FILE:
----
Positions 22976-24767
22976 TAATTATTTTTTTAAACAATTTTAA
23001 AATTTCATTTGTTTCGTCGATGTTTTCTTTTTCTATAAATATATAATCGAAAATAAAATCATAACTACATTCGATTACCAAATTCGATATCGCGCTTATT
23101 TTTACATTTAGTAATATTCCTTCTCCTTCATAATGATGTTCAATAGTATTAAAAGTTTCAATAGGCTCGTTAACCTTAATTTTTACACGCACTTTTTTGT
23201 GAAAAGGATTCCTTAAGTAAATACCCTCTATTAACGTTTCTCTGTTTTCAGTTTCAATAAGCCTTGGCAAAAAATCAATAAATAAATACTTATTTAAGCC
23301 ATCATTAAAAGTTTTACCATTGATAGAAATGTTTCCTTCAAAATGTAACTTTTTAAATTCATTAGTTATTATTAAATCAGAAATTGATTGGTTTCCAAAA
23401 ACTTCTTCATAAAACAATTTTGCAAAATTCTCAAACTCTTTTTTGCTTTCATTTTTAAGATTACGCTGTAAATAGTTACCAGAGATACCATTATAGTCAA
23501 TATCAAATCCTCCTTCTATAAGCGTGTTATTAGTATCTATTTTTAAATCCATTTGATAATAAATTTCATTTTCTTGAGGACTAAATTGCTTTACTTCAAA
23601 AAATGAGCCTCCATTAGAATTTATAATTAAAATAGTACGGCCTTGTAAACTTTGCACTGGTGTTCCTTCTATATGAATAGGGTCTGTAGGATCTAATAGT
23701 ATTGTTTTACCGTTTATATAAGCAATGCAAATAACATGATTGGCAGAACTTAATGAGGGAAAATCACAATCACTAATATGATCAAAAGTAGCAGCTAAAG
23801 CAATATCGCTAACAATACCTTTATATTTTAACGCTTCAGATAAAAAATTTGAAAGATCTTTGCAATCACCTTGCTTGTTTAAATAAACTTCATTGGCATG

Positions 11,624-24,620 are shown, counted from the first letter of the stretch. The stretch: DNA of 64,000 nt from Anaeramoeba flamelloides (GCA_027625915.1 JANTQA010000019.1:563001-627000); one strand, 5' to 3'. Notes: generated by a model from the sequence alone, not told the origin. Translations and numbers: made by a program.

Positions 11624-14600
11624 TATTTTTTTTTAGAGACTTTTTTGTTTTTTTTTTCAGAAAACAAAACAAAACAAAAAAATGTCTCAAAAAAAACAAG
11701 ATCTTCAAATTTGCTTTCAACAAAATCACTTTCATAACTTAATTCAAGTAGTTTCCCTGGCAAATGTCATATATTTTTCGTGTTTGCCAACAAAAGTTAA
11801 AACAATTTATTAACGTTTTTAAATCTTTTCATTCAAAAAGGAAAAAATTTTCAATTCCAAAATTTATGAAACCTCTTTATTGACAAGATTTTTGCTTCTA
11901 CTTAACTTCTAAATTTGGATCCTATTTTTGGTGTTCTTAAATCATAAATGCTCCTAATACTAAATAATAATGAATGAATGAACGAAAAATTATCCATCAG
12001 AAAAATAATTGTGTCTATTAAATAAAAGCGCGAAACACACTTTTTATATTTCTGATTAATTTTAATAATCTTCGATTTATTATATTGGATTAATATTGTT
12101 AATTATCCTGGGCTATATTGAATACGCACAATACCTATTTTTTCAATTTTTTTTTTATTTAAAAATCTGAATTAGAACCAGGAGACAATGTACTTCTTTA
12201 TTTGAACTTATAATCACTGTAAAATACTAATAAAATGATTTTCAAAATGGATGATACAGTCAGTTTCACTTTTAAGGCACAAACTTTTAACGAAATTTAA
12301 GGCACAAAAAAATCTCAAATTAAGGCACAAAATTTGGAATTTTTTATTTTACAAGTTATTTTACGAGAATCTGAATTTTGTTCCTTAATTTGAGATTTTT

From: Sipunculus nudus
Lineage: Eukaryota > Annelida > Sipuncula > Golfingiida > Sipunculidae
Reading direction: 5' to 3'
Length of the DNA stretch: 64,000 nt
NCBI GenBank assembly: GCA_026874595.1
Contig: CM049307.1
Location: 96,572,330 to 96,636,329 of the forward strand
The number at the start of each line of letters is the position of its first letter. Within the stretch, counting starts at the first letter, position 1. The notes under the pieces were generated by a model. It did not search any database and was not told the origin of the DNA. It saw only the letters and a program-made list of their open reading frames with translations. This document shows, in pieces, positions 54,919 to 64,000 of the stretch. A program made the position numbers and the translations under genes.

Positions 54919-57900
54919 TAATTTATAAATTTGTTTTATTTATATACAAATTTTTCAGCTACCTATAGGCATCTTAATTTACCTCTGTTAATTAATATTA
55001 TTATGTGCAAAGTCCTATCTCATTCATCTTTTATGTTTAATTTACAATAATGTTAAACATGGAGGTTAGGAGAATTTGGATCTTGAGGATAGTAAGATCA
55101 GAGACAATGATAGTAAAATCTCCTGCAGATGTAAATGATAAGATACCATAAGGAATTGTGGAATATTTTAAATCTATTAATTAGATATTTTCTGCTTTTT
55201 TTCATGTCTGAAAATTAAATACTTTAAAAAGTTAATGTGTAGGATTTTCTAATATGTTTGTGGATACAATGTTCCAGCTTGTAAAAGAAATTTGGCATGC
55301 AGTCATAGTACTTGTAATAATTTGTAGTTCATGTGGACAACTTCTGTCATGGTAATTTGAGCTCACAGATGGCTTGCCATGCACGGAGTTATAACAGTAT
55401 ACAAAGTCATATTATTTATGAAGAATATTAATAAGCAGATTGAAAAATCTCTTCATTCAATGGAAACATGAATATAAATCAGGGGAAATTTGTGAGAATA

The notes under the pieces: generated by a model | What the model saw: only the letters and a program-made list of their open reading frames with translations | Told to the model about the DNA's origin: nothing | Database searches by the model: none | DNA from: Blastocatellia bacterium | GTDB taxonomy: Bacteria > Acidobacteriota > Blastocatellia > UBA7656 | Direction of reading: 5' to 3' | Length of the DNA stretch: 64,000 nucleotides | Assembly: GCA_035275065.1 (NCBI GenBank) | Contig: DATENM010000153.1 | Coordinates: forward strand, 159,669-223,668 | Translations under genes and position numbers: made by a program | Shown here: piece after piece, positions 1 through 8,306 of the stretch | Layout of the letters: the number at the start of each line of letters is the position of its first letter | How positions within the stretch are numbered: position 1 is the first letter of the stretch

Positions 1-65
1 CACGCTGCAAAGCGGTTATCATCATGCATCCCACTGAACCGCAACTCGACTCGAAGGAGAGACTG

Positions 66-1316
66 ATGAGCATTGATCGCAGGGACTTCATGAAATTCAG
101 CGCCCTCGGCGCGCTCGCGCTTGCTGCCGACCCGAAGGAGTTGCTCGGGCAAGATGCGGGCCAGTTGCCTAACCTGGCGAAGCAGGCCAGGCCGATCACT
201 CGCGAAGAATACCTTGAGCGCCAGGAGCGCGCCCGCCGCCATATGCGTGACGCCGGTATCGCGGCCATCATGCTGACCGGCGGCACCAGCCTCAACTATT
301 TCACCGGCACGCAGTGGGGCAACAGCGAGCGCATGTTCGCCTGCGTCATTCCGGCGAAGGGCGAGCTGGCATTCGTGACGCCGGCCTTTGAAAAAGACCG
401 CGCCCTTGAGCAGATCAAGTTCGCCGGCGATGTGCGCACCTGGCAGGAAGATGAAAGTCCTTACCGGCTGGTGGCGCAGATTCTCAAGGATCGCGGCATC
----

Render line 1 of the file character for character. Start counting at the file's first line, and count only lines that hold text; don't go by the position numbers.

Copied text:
Positions 22976-24767